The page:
During a fall chapel series, the deans of North Central’s undergraduate colleges spoke in four separate chapels to share heartfelt messages with the campus. Through stories, life philosophies, and biblical wisdom, the deans demonstrated the heart of what students experience daily in their classes.
Three of the four deans are new to their roles and the series provided an opportunity to for students outside of the deans’ specialty areas to get to know them better. Watch the video below or keep reading for some of the highlights from The Dean Series. The full audio is also available on our chapel page.
Meet the North Central college deans
College of Arts and Sciences
Dean Desiree Libengood, Ed.D., spoke on Sept. 17. According to Libengood, the goal of the College of Arts and Sciences is to prepare world-ready students for an unknown future. “If we prepare you to be world-ready,” Libengood said, “you’ll be ready to pivot as things change.”
Libengood pointed out a major component of being world-ready: learning how to love your neighbor. She referenced Galatians 5:13–15, “For the whole law is fulfilled in one word: ‘You shall love your neighbor as yourself.’ But if you bite and devour one another, watch out that you are not consumed by one another” (ESV), and noted that if we are part of those in society who “bite and devour,” we aren’t loving our neighbors.
“I believe our neighbor is everyone,” Libengood said. “As a Christian we have no geographic boundaries. ‘Love your neighbor’ is stronger than divisions of race, gender, and politics. The Kingdom is for everyone…. The world is a broken place, but we can seek to fulfill His Kingdom here on earth as it is in Heaven.”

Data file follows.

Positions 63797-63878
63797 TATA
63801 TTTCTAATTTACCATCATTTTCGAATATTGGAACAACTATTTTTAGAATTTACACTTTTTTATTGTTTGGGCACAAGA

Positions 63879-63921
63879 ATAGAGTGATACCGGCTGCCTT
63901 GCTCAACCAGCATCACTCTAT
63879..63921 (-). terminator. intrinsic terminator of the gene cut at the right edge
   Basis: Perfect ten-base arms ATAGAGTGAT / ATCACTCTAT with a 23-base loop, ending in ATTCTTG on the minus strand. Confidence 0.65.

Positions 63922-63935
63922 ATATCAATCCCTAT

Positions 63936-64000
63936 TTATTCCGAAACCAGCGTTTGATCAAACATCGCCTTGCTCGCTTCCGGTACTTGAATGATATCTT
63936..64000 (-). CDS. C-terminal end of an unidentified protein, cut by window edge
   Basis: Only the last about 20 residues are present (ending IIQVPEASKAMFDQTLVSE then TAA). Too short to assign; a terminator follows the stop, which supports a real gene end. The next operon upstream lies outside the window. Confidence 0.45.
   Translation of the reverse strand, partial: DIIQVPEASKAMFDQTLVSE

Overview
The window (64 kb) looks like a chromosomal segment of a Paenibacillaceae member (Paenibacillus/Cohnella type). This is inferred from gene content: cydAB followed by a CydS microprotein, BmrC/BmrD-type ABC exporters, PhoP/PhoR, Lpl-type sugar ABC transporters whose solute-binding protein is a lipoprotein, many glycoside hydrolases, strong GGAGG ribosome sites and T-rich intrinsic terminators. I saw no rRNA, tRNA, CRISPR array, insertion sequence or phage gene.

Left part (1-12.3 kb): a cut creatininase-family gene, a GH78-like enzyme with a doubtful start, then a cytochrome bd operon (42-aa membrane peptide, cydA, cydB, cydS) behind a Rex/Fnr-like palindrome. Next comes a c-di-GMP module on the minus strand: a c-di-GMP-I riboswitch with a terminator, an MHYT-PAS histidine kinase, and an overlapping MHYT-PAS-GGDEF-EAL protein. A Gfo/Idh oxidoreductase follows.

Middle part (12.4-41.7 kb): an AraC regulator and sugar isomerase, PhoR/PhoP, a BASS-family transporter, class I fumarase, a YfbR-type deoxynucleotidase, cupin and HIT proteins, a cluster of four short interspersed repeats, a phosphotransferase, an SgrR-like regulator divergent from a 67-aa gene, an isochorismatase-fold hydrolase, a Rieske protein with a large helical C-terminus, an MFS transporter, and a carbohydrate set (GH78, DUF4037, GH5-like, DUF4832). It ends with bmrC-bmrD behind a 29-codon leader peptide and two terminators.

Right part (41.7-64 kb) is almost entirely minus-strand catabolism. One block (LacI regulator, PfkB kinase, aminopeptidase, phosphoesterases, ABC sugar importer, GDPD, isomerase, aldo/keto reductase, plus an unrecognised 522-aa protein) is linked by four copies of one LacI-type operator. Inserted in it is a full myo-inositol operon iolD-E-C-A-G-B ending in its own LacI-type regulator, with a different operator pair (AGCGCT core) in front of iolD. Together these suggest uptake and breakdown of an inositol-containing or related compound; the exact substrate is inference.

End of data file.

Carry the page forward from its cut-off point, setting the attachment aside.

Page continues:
College of Business and Technology
“What am I called to do?” Dean Bill Tibbetts, MBA, of the College of Business and Technology began with a question for the students gathered for chapel on Sept. 18. “This summer I had a watchtower moment, when the Word elevates you above the tree line and you get to look at the journey you’ve been on, and say, ‘Lord, thank you.’ But you also get to look into the future and you’re just filled with hope. Then He drops you down into the forest and says, ‘Go.’”
Tibbetts chronicled his powerful journey from his salvation as a teenager into his college years and early career. Six months after he landed his dream job as a journalist with a major newspaper, he left. “I couldn’t understand how working at the newspaper had any Kingdom impact.
His conflict led him to God’s Word for answers, and through his study, Tibbetts discovered four lies he had adopted:
- That God was more interested in the soul than in the body or mind.
- That to live a radical, sold-out life for Christ meant that I need to sell everything and move somewhere.
- That life is divided between two categories, the sacred and the secular.
- That because of the nature of their work, ministers and other clergy were more important to God’s program than the laity.
For each of the lies he discovered, Tibbetts also found a correlating truth, and ultimately landed on a new question. Instead of “What am I called to do?” or “What am I passionate about?”, Tibbetts suggested to ask instead: “Where is there a need and how can I help?”
College of Church Leadership